U.S. Supreme Court Backs Black Voters Challenging Georgia Election Rules | Georgia

Black voters challenging Georgia’s method of electing state civil service commissioners get preliminary result United States Supreme Court order in their favor late Friday.

The decision came after conflicting lower court rulings earlier this month, providing a rare example of the Supreme Court’s 6-3 conservative majority on the side of voters versus state officials.

Earlier this month, a federal district judge concluded that the current system gives less weight to the votes of black residents. Each of the commission’s five seats has jurisdiction over a specific district, but each seat holder is elected in a statewide race that dilutes the power of black voters, said the decision, which came from Judge appointed by Trump to the White House Steven Grimberg.

Grimberg ordered a postponement of a November election for two commissioner seats to give the state legislature time to create a new system for electing commissioners, granting a request from a group of contesting voters. the system.

However, last week the US Court of Appeals for the 11th Circuit temporarily stayed Grimberg’s decision, citing the “Purcell’s Principlewhich discourages the courts from changing election rules just before an election.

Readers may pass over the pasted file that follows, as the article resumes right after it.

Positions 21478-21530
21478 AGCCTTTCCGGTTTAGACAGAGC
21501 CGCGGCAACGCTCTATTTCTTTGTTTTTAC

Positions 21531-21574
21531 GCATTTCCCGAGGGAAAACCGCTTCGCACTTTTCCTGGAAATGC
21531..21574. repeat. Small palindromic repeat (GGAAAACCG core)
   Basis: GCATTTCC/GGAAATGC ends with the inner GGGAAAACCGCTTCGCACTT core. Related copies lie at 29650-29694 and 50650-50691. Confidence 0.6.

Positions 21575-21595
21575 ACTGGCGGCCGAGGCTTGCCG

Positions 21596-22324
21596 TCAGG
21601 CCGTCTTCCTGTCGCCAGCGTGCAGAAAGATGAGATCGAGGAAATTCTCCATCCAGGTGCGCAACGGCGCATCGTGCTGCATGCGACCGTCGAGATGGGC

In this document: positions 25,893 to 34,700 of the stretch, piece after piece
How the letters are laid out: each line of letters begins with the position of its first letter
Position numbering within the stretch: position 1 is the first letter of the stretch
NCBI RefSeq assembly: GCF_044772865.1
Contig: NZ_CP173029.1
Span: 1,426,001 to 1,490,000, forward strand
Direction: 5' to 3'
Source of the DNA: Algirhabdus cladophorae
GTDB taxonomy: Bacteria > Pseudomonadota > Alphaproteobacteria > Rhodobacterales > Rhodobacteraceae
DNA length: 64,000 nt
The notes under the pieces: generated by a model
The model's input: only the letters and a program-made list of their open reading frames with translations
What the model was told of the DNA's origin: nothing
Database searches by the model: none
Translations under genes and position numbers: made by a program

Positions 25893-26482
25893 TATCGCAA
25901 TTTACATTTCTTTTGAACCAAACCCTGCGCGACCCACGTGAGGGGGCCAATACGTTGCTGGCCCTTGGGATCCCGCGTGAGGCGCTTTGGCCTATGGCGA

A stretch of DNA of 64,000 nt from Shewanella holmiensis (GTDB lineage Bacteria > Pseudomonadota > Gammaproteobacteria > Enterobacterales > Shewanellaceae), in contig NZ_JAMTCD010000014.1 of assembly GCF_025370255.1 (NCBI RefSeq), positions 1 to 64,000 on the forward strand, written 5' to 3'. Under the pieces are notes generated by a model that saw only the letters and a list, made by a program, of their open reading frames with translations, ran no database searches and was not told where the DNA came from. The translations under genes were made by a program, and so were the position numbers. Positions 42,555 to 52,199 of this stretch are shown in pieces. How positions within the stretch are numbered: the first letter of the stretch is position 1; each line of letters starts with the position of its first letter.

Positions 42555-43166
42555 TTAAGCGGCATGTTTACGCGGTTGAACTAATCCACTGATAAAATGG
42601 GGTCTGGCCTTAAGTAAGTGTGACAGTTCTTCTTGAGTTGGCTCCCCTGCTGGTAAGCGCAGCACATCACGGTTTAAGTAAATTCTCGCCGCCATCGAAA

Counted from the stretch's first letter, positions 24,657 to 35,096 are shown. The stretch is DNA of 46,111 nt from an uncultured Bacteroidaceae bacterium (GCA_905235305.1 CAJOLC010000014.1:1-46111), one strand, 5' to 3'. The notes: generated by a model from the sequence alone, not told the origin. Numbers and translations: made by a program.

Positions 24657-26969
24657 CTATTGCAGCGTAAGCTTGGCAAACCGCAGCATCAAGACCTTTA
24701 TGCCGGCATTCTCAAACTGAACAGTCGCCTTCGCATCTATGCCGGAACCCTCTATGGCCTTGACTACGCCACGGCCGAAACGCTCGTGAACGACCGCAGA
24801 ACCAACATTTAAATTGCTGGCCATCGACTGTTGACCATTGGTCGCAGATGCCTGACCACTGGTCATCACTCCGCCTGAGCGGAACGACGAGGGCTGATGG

The Supreme Court reinstated the Grimberg on Friday decisionplaintiffs citing testimony from numerous experts who have concluded that Georgia’s current Civil Service Commission electoral system discriminates against black voters.

Political data analyst Bernard Fraga, who focuses on the behavior of vote in communitiestestified that statewide voting allows Georgia’s majority white population to stifle votes from districts with predominantly black residents.

“And, because the elections are staggered, a minority group is less likely to concentrate its voting power behind a candidate of choice,” Fraga said, according to the decision.

The ruling also cites testimony from a former employee of the US Department of Justice’s Civil Rights Division, Stephen Popick.

He said his study of voting behavior in Georgia between 2012 and 2020 showed “electoral polarization” between black and white voters, and the latter candidate always won even though black voters all lined up behind the same leader as a group.

Plaintiffs’ attorney Nico Martinez told the Guardian on Saturday he was “confident that the well-reasoned decision of the district court will ultimately be upheld” as the case continues in the 11th Circuit. Georgia officials withdrew an application to remain in the 11th Circuit, preventing civil service commissions from voting in the November election cycle.

“We are pleased that the Supreme Court has taken this important step to ensure that . [public service commission] elections are not conducted using a method that illegally dilutes the votes of millions of black citizens in Georgia,” said Martinez, a partner at the law firm Bartlit Beck.

Note: This post has been updated to note that Georgia officials have withdrawn a request for a stay.

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